False Map Turtle (Graptemys pseudogeographica) Distribution and Abundance in a Modified River Habitat in South Dakota

Anna Kase, University of South Dakota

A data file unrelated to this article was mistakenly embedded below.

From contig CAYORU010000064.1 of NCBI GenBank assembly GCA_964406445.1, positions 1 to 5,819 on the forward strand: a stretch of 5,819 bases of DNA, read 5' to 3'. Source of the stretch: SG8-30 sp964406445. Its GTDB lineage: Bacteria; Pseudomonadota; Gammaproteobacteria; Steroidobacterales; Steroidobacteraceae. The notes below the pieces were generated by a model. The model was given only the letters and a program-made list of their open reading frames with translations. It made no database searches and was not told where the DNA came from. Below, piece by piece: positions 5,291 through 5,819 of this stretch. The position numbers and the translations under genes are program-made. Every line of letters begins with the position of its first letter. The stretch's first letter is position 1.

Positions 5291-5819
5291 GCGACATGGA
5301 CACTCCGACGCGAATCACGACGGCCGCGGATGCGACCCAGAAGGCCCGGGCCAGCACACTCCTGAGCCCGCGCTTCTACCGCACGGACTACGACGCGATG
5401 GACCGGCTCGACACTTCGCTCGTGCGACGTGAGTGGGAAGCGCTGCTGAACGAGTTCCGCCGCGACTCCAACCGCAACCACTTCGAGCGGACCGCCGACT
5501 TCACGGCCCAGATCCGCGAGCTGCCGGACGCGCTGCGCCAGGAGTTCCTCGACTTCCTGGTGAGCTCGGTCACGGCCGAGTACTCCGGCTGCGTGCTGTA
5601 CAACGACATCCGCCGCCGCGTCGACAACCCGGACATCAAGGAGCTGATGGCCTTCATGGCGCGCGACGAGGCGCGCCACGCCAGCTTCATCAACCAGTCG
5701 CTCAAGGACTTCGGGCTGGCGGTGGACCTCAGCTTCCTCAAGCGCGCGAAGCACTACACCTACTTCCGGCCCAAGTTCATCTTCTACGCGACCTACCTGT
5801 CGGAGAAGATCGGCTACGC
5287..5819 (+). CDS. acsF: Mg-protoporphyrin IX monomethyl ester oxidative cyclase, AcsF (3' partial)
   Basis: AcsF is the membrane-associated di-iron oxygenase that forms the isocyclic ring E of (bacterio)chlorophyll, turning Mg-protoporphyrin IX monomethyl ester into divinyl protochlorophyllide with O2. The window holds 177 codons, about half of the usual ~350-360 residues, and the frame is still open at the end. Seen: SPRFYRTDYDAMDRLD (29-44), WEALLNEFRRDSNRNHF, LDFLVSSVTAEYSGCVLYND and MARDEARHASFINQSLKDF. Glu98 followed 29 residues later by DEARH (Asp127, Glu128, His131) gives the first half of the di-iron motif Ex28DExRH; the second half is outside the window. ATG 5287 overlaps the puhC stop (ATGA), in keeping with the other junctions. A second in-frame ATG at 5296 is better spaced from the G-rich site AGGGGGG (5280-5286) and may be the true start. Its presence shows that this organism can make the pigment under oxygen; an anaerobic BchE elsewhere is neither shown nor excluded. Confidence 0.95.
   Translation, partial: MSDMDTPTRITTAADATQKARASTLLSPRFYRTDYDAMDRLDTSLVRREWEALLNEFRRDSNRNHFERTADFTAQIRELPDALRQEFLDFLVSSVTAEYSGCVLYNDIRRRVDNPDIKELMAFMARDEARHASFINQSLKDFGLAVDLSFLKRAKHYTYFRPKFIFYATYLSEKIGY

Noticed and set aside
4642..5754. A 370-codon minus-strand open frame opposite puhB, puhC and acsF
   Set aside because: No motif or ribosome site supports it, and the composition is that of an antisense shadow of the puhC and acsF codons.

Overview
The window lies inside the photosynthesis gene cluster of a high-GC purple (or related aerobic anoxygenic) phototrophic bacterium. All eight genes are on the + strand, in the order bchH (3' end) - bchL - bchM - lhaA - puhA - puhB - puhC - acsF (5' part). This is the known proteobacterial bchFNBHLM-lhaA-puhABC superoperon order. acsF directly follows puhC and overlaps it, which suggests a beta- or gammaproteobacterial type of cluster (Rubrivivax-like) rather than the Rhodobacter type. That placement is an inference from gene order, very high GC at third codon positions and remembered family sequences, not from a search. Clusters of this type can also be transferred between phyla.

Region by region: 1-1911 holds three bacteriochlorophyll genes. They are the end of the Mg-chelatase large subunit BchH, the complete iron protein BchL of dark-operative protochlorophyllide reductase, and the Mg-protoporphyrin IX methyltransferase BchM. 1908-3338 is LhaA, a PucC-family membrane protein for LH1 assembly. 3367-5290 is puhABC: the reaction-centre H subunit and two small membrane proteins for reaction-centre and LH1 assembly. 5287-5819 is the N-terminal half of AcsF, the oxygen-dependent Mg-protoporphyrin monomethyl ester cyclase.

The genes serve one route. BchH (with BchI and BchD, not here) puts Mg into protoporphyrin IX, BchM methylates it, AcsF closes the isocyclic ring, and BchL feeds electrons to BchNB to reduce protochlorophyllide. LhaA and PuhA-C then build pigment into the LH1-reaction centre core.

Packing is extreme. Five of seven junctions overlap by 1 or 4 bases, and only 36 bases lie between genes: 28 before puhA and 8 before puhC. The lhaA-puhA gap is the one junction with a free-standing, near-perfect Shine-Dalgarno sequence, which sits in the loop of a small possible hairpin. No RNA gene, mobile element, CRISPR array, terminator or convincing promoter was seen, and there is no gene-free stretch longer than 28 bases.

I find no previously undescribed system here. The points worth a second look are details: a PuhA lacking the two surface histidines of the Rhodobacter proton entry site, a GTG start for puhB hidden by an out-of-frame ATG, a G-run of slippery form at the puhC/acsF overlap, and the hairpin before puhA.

Five turtle species are native to the South Dakota portion of the Missouri River: smooth softshell turtles (Apalone mutica), spiny softshell turtles (Apalone spinifera), painted turtles (Chrysemys picta), common snapping turtles (Chelydra serpentina), and the state threatened false map turtles (Graptemys pseudogeographica). While historically G. pseudogeographica were found in the northern stretches, damming of the river formed Lake Oahe where G. pseudogeographica are now seldom found. During 2017, 2018, and 2019 we conducted surveys along the northern and southern stretches of the river to estimate the distribution and abundance of these species. We performed visual surveys from boats driven along the shoreline, set baited hoop-net traps, and collected habitat data both during surveys and from satellite imagery. We detected all five species of turtles and found strong associations between different turtle species and specific habitat features. A. mutica and C. picta were associated with rock and gravel basking substrates found in the reservoir, and G. pseudogeographica with deadwood basking substrates found in riverine habitats. We found 0.21 deadwood basking sites per shoreline mile surveyed in Lake Oahe, compared to 5.0 deadwood basking sites/shoreline mile downstream of the Oahe Dam and 9.0 deadwood basking sites/shoreline mile in a more southern reach. The association of suitable basking habitat with G. pseudogeographica abundance suggests that the loss of this habitat feature may play an important role in their reduced distribution. Although removal of dams is unlikely, the implementation of woody debris might contribute to maintaining any small population still persisting in Lake Oahe.